Information provided by Mary Beth Landes, MS, RD, CSO—Oncology Registered Dietitian and Nutrition Navigator in the Augusta Health Cancer Center. To contact Mary Beth, please call (540) 332-5522 or email mlandes [at] augustahealth.com.
There is a plethora of information about food available these days. There are questions not only about which foods are "healthy" or "not so healthy" to consume, but also about how food is grown and prepared. This information may help you to reduce cancer risk reduction and to eat proactively to improve overall health.
With fall upon us, this recipe for Spiced Pumpkin Stew from the American Institute for Cancer Research (AICR) includes multiple cancer-fighting foods and showcases how tasty they can be when combined for a delicious meal to eat on a chilly day.
There is no better time of the year to use pumpkin. With its fiber and carotenoid content in addition to antioxidant vitamins A and C; pumpkin is a powerhouse in providing food components to fend off cancer and heart disease as well as protect vision, skin, and the immune system. Fiber and antioxidants can also be found in the black beans and corn, with vision protecting phytochemicals lutein and zeaxanthin available in the corn.
Peppers are a good source of Vitamin C and fiber as well as phytochemicals that reduce cancer risk and promote vision health. Onions and garlic are from the allium family of vegetables that have been studied for their role in reducing the risk of stomach, prostate, bladder, and colon cancers.
Remember to add spices to enhance the flavor of your recipes. The cumin used in this recipe has historically been used to treat digestive upset, but is now also thought to contain agents that fight inflammation in the body that can lead to a variety of ailments, including cancer.
Requests are often made for a recommendation for the one best food to consume for overall health. In actuality, there is no one absolute best food. There are foods that are deemed "cancer fighters" that can be found on the AICR website, but at the end of the day, it is how all of the ingredients in foods act together synergistically that is the biggest weapon in our arsenal for improved health. The next time you are wondering what to have for dinner, look for recipes that contain a variety of whole food ingredients; spices; and bright, vibrant natural colors.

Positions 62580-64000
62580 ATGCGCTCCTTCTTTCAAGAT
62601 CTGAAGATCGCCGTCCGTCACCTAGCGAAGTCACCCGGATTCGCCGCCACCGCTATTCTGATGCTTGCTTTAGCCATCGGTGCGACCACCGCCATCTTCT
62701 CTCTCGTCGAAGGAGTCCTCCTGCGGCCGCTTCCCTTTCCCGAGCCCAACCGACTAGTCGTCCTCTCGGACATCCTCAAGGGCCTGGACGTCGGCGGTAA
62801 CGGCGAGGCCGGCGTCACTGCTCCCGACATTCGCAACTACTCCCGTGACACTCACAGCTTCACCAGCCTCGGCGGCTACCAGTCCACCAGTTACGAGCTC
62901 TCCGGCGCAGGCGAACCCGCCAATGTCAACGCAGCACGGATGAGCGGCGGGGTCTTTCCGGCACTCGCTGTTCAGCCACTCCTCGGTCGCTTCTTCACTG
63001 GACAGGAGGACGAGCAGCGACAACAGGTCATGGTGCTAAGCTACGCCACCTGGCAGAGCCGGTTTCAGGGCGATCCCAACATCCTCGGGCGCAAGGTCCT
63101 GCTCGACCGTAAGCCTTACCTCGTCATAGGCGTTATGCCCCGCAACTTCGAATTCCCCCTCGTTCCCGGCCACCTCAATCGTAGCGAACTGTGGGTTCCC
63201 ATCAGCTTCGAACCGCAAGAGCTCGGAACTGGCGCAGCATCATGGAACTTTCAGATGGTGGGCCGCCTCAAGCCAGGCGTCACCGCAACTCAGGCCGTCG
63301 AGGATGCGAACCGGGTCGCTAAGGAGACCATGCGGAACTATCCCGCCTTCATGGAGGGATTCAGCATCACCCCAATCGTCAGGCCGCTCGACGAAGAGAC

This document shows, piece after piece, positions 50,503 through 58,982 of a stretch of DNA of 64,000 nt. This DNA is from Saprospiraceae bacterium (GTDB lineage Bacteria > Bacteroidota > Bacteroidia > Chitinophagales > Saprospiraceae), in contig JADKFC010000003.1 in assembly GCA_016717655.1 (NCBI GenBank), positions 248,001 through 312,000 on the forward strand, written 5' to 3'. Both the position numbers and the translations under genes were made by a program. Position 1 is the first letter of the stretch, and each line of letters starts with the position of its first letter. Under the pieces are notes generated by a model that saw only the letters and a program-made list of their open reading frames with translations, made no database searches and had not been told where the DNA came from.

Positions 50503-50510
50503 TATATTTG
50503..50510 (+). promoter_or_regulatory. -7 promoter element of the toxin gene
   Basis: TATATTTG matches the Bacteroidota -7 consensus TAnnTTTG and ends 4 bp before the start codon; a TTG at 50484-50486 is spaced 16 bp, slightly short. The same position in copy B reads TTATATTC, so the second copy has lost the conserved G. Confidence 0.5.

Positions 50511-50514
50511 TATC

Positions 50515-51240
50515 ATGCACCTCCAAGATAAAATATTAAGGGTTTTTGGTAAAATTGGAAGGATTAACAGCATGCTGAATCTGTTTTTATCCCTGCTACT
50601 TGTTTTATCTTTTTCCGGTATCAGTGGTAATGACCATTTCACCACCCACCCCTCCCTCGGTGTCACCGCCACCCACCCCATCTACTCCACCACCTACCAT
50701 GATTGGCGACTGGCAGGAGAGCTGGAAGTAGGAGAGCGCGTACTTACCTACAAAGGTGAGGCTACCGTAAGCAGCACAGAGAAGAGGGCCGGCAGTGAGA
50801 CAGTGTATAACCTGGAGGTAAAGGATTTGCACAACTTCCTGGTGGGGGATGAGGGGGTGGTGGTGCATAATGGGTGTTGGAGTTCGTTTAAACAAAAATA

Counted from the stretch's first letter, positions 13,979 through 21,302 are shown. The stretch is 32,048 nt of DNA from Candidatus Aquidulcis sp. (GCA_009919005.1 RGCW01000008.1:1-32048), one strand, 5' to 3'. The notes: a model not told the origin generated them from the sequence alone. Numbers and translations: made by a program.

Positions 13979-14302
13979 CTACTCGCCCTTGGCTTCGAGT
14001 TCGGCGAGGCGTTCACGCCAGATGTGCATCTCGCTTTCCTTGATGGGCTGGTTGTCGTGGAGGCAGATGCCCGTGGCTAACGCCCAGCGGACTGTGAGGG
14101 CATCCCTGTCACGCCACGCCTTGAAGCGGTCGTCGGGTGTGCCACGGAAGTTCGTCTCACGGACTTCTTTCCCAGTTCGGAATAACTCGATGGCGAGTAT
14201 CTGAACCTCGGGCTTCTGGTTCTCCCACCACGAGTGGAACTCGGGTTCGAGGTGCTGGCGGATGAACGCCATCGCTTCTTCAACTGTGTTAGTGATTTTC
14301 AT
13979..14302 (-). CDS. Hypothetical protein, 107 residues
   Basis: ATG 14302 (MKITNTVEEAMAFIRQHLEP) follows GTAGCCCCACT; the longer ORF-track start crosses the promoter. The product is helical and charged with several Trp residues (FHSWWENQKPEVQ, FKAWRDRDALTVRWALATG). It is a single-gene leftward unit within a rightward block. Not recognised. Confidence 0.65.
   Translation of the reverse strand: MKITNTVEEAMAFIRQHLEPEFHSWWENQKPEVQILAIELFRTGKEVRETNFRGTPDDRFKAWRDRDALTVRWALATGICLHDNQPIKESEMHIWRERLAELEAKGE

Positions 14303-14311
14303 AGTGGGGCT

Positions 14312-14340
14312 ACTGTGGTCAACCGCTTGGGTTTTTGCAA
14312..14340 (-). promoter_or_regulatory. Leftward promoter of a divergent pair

Eat for a healthier you!
Spiced Pumpkin Stew
Pumpkin is everywhere – in coffee, desserts, and even mac and cheese. And there are quite a few reasons to indulge in this fall staple. Pumpkins are rich in vitamin A, specifically beta-carotene, a potent antioxidant that gives the squash its bright orange hue. They're also rich in fiber and make an excellent base for hearty stews like this one.
- 1 Tbsp. olive oil
- 1 medium green bell pepper, chopped
- 1 medium red bell pepper, chopped
- 1 medium onion, chopped
- 4 cloves garlic, minced
- 1/2 tsp. ground cumin (curry powder may be substituted)
- 1 (15 oz.) can pureed pumpkin (2 cups fresh may be substituted)
- 1 (15 oz.) can black beans, no salt added, drained
- 1 (15 oz.) can yellow corn kernels, no salt added, drained (1-1½ cups fresh or frozen may be substituted)
- 1 (14 oz.) can diced tomatoes, no salt added
- 2 cups reduced-sodium chicken broth (vegetable may be substituted)
- 1/4 cup fresh cilantro, finely chopped, divided
- Salt and freshly ground black pepper to taste
- 1/4 cup plain, low-fat yogurt, optional
In large saucepan warm oil over medium heat. Stir in peppers, onion and garlic and sauté about 6 minutes until peppers and onion soften. Stir in cumin and continue to cook 1-2 minutes.
Pour in pumpkin, beans, corn, tomatoes and broth. Add 1 teaspoon cilantro and season with salt and pepper to taste. Bring to boil then reduce heat. Cover and simmer 25 minutes.
Divide stew among four bowls and garnish with cilantro and yogurt, if desired.
Makes 4 servings
Per 2 cup serving: 301 calories, 5 g total fat (1 g saturated fat), 57 g carbohydrate, 14 g protein, 14 g dietary fiber, 307 mg sodium.
Source: American Institute for Cancer Research